Working From Home: What are the risks? - Scams & Online Safety

Working From Home: What are the risks?

Remote working, or working from home (WFH), is the new normal whether we like it or not, with a recorded 47% of organisations stating they will continue a remote working model post-pandemic, and 82% giving employees the option to WFH at least one day a week. But while the switch has been welcomed by employees who are happy to don their pyjamas over a suit, the reality of remote working has been an arduous road as businesses attempt to adequately secure themselves in a cyber landscape that has more craters than the Moon. 

According to the Velocity Smart Technology Market Research Report 2021, during the pandemic, 70% of remote workers reported experiencing IT problems, 54% of which had to wait up to 3 hours to resolve the problem.  

Business continuity has been the order of the day throughout the pandemic. As such, tech companies have been working hard to catch and patch security risks in the cyber world so business can go on as usual. In cybersecurity, strategy is key, but it is impossible to have a good strategy if you are unaware of the risks you may encounter. So, what exactly are the risks with remote working? 

End Point Threats

Working on-site affords end points, devices being used to access the internet, a certain level of protection. The devices on-site are part of a closed network and protected by an established firewall. At home, the security measures are often vastly different and lack this critical layer of security as many employees fail to set up any network perimeter security measures. By using unsecured VPNs, unpatched remote devices, and cloud-based services that don’t have 2FA (two-factor authentication) set up, employees can unwittingly allow cybercriminals to access off-network systems more easily than ever before. 

Misconfigured Cloud Services

As we have moved to a remote working model, the need for cloud-based services has meant mass migration to the cloud so business can continue as normal. The cloud has provided an excellent space for adaptation throughout the pandemic, but inadequate cloud security configurations could make your remote working dreams become nightmares. Cloud security misconfigurations are a common cause of breaches. With businesses now relying more and more on cloud services to support WFH employees, there is an increased risk that this could leave your business exposed to an attack.


Increased Malware Attacks

Malware, or malicious software, has always been a common threat that businesses have had to deal with. When employees and end points are on-site, firewalls often prevent attackers from infecting devices and causing significant damage. As mentioned, though, a lack of critical security measures will allow for an increase in malware attacks such as viruses, spyware, ransomware, or Trojan horses, to name a few – all of which can be sent in an unassuming email (phishing).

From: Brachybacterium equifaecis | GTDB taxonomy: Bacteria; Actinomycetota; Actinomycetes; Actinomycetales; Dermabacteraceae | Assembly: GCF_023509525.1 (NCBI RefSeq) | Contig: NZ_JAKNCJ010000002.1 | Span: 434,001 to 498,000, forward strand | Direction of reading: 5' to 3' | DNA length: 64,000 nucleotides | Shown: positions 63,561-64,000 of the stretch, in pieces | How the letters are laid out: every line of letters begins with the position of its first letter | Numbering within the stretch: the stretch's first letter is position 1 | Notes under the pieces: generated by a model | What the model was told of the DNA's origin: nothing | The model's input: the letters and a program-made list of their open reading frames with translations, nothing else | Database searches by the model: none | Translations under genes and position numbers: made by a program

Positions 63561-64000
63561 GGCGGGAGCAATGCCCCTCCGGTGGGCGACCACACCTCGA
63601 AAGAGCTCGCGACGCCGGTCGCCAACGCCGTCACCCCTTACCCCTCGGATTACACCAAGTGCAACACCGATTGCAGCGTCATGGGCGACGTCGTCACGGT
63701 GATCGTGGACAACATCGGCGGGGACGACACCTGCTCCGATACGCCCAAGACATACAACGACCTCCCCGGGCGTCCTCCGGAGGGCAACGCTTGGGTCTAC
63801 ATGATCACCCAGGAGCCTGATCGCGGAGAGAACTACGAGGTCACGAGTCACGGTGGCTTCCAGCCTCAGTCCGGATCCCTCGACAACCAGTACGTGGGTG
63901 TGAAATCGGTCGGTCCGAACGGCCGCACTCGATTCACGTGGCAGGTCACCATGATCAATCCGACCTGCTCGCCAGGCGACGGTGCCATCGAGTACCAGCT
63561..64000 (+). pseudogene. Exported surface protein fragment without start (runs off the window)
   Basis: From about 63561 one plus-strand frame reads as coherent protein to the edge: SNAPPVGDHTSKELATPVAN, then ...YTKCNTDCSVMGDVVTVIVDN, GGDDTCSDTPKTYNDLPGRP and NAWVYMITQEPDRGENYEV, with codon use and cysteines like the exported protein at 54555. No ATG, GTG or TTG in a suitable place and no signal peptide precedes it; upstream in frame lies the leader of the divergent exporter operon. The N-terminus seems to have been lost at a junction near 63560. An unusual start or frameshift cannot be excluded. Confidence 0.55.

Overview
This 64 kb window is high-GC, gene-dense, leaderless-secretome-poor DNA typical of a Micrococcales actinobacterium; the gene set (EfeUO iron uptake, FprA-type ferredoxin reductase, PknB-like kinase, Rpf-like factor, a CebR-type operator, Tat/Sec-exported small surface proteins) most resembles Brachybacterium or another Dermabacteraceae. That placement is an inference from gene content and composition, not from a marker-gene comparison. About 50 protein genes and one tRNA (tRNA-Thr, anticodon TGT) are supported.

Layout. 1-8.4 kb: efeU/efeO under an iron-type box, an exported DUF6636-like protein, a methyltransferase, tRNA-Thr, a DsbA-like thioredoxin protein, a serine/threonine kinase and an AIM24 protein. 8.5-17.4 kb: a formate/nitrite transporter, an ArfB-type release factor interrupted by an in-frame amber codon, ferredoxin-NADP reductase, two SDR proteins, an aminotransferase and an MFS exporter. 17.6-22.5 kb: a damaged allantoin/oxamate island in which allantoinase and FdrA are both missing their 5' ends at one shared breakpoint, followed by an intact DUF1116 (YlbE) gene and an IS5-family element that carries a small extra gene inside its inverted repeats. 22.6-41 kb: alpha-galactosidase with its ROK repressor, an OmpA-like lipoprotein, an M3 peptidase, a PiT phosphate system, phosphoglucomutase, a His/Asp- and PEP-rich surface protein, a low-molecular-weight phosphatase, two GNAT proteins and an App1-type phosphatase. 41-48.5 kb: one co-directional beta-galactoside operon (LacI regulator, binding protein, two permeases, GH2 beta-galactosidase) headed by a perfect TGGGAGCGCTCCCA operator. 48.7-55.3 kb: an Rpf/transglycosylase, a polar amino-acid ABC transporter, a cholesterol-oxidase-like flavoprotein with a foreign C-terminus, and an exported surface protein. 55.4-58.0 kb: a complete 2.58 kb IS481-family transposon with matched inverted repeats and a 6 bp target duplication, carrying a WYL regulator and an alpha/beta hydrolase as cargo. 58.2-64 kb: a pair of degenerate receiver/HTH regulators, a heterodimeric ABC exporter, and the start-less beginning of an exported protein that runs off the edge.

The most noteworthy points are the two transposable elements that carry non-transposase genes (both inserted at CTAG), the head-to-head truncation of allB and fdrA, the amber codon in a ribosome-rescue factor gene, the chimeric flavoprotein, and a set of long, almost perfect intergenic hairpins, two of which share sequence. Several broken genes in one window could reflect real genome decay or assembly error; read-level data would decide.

When most employees think of a phishing email, they probably think of someone trying to hoodwink them by pretending to be a member of royalty needing help. This may have worked in the 90s, but cybercriminals are now much craftier. Phishing emails these days are designed to look like legitimate emails from big companies or even your boss so that they are unlikely to be ignored or passed over by the recipient. Therefore, if your WFH employee has not been adequately trained to identify the differences between legitimate email correspondence and a phishing scam and security measures are lacking, your business could be at risk.

Action Reduces Risk

Although there are risks when working from home, the remote working model seems to be here to stay, so it is up to businesses, IT departments, and remote working employees to ensure that they are doing their part to protect themselves and their devices against cyberattacks.

NetworkIQ can help you ensure your security requirements are being met. Contact the team today to find out what you can do to protect your company from remote working security risks. 

Comments (2)

  1. Kyle

    I think that in most companies employees can work from home at least 2-3 days weekly. This would save a lot of time and energy for employees and reduce costs and increase efficiency for companies. It’s a win-win all around.

  2. Riana

    Employees of all companies need to be taught by IT specialists about the dangers of working from home and how to avoid certain types of attacks. The lack of education in this area is still a very big problem in most small to medium companies.

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